Just last week the defence minister provided an update on operations in Iraq, Afghanistan and the Middle East. That is appropriate and it ensures an important level of transparency to any ADF deployment. Regular statements to parliament by the government is something that Labor initiated and it is something that this government is continuing As I have said, it is appropriate for the parliament to debate government decisions that involve the deployment of ADF personnel, but that should be done in a considered way. We do not believe that this is a considered way and we do not support this suspension motion.

12:45 pm

Photo of Scott LudlamScott Ludlam (WA, Australian Greens) Share this | | Hansard source

I rise to support the suspension motion. What we see in front of us is, by its very definition, precisely the kind of mission creep that was predicted at the outset—here in Australia, in the United States and in the United Kingdom. Nobody, from the Prime Minister's office down, has ever made clear what the primary objective of the mission is. What is the rationale? What is the desired end state? What does success look like? I strongly take issue with Senator Conroy's comments—although they are reflected by those of Senator Fifield—that because the executive has access to classified intelligence materials the decision somehow lies outside this place. These are not tactical decisions; these are very political decisions. In a democracy, the decision to deploy is not a military decision. It is a decision that should be taken democratically.

Senator Fifield let the cat out of the bag a short time ago. President Obama had to go to congress and Prime Minister Cameron had to go to Westminster because, in part, of the debacle of the 2003 invasion of Iraq. That invasion was presided over by a substantial fraction of Abbott government frontbenchers, not a single one of whom has uttered a word of contrition or apology for that catastrophe; nonetheless they are demanding that we be led blindfolded into another deployment. The very same people who presided over that disaster are now leading us into another. These are political decisions. Once the political decision has been made—as it has been in Washington, as it has been in London—then the considerations are turned over to the military. That is where your classified intelligence material comes into play. Politicians should not get involved in specifics of deployments. Those are military and strategic decisions; this is a political one.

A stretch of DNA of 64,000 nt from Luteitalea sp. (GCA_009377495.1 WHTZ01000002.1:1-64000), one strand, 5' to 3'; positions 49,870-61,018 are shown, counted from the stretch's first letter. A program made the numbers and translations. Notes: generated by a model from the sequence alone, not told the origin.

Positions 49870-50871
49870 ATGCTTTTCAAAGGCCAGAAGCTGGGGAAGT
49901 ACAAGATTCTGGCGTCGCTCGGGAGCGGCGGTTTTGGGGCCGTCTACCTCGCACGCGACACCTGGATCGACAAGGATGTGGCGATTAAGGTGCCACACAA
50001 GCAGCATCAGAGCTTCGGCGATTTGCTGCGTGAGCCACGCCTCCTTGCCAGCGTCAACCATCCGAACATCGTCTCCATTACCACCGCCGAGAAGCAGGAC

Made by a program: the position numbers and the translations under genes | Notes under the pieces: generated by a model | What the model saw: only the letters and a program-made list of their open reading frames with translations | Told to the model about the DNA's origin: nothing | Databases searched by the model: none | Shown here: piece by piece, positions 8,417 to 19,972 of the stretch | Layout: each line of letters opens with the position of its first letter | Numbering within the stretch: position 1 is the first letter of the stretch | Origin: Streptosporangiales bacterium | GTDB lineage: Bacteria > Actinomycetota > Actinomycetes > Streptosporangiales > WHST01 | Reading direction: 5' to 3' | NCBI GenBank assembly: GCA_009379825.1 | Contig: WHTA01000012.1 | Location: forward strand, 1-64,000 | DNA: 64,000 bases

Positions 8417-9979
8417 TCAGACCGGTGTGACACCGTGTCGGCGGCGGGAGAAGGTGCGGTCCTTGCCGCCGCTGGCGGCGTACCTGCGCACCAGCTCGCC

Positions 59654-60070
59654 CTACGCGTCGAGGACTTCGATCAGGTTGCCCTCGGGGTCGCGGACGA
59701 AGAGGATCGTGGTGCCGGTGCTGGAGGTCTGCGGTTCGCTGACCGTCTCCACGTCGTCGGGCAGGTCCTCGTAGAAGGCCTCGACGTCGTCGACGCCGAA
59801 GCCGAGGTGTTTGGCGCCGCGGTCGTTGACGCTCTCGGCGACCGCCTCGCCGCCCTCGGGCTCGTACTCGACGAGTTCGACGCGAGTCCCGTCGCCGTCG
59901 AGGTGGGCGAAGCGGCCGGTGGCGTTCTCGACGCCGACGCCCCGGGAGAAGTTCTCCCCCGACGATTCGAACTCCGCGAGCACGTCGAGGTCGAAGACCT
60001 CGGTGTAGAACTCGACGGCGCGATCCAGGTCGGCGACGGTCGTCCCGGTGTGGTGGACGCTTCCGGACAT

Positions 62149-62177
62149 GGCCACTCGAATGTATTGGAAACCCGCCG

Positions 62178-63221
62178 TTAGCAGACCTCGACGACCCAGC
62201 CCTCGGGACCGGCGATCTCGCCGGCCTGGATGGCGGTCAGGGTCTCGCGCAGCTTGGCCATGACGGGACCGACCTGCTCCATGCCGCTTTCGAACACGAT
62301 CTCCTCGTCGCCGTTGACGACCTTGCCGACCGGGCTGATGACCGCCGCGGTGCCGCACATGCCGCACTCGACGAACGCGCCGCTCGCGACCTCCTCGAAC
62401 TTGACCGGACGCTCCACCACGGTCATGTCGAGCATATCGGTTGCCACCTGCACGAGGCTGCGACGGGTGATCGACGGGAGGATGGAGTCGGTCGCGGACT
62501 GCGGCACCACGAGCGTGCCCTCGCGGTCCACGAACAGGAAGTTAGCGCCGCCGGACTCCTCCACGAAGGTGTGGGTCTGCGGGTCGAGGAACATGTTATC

What we have heard from Senator Conroy and Senator Fifield is, effectively, a declaration of incompetence. You are willing to let the Prime Minister stand up in front of as many flags as he can muster—in desperate search of a bounce in the polls—to announce a deployment. You would not be willing to put your name on the voting register as having supported that deployment when it all goes horribly sideways, as it did after 2003. As Prime Minister Abbott has identified, the Iraqi authorities need to give consent for Australian troop deployments and positioning in Iraq. So effectively it is everybody except us. Australia just goes traipsing along behind our great and powerful ally, the United States, as we have done with so many disastrous deployments. It is everyone except Australia.

Through you, Mr Acting Deputy President: Senator Fifield, if not now then when? Should we wait for a prime ministerial press conference? Should we wait for the PM to array himself in front of an extraordinary display of flags in response to announcements that have been leaked and foreshadowed in the media by other leaders for weeks? You expect the parliament to behave like that, in the face of one of the most significant decisions, if not the most significant decision, that a legislature or an executive can make. I strongly disagree, Senator Fifield—through you, Mr Acting Deputy President. The time for that debate is now and the place for it is here—not in the context of some prime ministerial brain snap that may or may not have happened, no matter how well intentioned. That debate should happen in the open air, in the light of day, in an elected parliament. That is what this place is for. Other democracies may have grown up enough, either through the war power invested in congress hundreds of years ago or much more recently in the instance of Westminster, with respect to reacting to the debacle of Iraq. There is now a convention. It is not put to a vote, but senators here will be well aware that the royal military was prevented from being put into the fight in Syria by a debate in Westminster. That is how mature democracies make these decisions, not on the basis of plans drawn up on the backs of envelopes by prime ministers desperate for a lift in the polls. That is not how deployments should occur in modern democracies.

Photo of Mitch FifieldMitch Fifield (Victoria, Liberal Party, Assistant Minister for Social Services) Share this | | Hansard source

That is offensive.

Photo of Scott LudlamScott Ludlam (WA, Australian Greens) Share this | | Hansard source

I will tell you what is offensive, Senator Fifield, and that is simply being told that we have to trust this Prime Minister on the most significant decision that a nation can make, against the backdrop of a series of disastrous captain's calls. It is about time we grew up and submitted these discussions, debate and, ultimately, decisions to those elected MPs who would then need to live with the decisions that they make.